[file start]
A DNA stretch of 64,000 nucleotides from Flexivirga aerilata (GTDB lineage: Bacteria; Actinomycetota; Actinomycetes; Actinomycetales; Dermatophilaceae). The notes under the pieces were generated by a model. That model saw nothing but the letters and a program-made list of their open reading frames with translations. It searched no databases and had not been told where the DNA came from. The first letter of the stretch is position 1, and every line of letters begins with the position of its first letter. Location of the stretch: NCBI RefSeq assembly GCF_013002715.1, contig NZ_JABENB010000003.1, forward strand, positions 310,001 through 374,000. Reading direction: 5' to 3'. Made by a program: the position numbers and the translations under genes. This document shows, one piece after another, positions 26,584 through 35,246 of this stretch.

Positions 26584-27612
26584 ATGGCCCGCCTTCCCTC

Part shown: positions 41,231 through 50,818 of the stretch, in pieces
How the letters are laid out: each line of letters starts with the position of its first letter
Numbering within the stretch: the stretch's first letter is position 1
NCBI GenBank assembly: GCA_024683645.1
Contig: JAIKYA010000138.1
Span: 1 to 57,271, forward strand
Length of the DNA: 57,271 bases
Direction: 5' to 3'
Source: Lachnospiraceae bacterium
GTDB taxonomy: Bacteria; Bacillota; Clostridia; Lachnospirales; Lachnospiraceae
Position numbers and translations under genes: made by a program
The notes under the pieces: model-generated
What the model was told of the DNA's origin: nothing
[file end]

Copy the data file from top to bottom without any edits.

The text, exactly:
A DNA stretch of 64,000 nucleotides from Flexivirga aerilata (GTDB lineage: Bacteria; Actinomycetota; Actinomycetes; Actinomycetales; Dermatophilaceae). The notes under the pieces were generated by a model. That model saw nothing but the letters and a program-made list of their open reading frames with translations. It searched no databases and had not been told where the DNA came from. The first letter of the stretch is position 1, and every line of letters begins with the position of its first letter. Location of the stretch: NCBI RefSeq assembly GCF_013002715.1, contig NZ_JABENB010000003.1, forward strand, positions 310,001 through 374,000. Reading direction: 5' to 3'. Made by a program: the position numbers and the translations under genes. This document shows, one piece after another, positions 26,584 through 35,246 of this stretch.

Positions 26584-27612
26584 ATGGCCCGCCTTCCCTC

Part shown: positions 41,231 through 50,818 of the stretch, in pieces
How the letters are laid out: each line of letters starts with the position of its first letter
Numbering within the stretch: the stretch's first letter is position 1
NCBI GenBank assembly: GCA_024683645.1
Contig: JAIKYA010000138.1
Span: 1 to 57,271, forward strand
Length of the DNA: 57,271 bases
Direction: 5' to 3'
Source: Lachnospiraceae bacterium
GTDB taxonomy: Bacteria; Bacillota; Clostridia; Lachnospirales; Lachnospiraceae
Position numbers and translations under genes: made by a program
The notes under the pieces: model-generated
What the model was told of the DNA's origin: nothing